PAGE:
As a thumb rule, you can only use this.selector if the jQuery object is consturcted by one string selector. There are of course cases like find(''), where the selector is calculated and will be still available. (check the add function (and pushStack too) in jquery source). In add however it is not calculated (even if it would be easy to do in some cases).
What you can do is iterating through all the elements of the selector and calculating a valid selector path for them. There is no built in solution for this in jquery (AFAIK), but there are some examples even on stackoverflow on how to do this.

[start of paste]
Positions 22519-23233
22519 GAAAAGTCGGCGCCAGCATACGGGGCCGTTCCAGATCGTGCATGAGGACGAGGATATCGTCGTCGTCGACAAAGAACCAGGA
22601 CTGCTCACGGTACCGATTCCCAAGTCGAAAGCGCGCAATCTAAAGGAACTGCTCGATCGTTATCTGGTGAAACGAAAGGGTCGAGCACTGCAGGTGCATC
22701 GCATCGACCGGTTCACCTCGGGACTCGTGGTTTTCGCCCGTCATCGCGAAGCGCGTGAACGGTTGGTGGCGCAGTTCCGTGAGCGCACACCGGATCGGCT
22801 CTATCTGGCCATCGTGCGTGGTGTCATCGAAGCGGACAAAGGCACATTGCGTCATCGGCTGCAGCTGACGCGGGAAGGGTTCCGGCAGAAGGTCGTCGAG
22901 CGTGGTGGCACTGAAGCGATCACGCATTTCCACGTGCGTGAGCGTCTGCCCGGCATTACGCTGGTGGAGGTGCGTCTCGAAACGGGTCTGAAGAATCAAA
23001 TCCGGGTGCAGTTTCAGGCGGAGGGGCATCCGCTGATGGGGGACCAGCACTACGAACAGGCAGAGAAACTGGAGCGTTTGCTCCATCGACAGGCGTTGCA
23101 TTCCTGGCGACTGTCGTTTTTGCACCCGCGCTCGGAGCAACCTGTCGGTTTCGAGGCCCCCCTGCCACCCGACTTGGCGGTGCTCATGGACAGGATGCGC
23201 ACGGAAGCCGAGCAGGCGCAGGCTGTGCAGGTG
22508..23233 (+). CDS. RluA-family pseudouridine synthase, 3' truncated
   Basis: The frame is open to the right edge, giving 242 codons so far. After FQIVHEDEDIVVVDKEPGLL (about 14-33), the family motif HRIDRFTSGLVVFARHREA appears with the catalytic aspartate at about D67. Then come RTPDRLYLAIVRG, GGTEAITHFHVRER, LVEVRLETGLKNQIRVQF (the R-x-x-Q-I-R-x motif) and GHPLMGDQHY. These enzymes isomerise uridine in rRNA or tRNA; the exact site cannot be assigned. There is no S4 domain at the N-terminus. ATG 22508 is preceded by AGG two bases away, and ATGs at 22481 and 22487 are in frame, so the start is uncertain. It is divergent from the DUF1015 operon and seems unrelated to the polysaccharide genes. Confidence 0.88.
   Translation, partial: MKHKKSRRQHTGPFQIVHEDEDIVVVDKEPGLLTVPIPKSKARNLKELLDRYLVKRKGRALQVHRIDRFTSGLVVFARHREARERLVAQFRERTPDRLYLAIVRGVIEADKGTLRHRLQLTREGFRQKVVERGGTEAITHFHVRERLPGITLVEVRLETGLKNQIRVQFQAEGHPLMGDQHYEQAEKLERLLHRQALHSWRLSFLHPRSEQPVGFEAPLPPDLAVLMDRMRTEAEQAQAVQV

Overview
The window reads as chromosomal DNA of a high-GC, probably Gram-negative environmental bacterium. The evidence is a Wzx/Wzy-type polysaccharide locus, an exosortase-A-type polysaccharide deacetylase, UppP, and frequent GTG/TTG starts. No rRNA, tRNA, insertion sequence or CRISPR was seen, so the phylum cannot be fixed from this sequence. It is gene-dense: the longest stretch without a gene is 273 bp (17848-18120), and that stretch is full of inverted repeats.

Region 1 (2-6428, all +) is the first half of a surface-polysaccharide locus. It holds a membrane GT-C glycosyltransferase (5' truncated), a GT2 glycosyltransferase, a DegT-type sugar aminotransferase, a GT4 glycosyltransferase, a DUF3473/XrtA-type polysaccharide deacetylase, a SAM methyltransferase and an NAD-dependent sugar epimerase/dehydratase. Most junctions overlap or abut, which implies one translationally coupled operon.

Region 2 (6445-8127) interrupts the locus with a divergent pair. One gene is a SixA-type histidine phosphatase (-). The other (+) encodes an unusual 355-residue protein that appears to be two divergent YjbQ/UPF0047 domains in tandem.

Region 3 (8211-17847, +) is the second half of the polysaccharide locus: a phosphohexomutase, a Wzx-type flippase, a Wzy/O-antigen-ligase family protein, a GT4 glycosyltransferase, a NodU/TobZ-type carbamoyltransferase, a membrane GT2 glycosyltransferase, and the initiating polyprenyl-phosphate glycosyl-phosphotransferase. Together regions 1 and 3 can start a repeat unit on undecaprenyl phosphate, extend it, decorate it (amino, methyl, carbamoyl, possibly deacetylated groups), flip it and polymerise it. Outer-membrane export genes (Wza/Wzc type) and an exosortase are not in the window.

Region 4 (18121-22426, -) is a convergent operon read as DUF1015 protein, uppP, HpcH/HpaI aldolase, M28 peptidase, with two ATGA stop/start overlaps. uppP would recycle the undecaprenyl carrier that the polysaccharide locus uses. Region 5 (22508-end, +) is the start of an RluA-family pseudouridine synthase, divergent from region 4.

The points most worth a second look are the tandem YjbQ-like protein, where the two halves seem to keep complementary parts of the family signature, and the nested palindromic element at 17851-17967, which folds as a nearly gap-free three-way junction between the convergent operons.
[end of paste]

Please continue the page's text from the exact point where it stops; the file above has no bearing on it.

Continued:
For example: How can i get selector from jQuery object There are a few usable answers here, like the one calculating the dom backwards. But you need to do that for every item, and even then it is possible that for a jquery collection there is no sane selector available that only matches the selected elements, therefore there will be a lot of false positive matches. So it's definitely not a perfect solution. Also you would need mached items.
What you could also do is override jquery's add method. It will work only if both the original object and the add method has a selector with a type of string. Check this fiddle. I'm sure it could be upgraded in many ways like also constructing the selector when the add method has jQuery object as the selector parameter and has it's selector property available, but it is a start.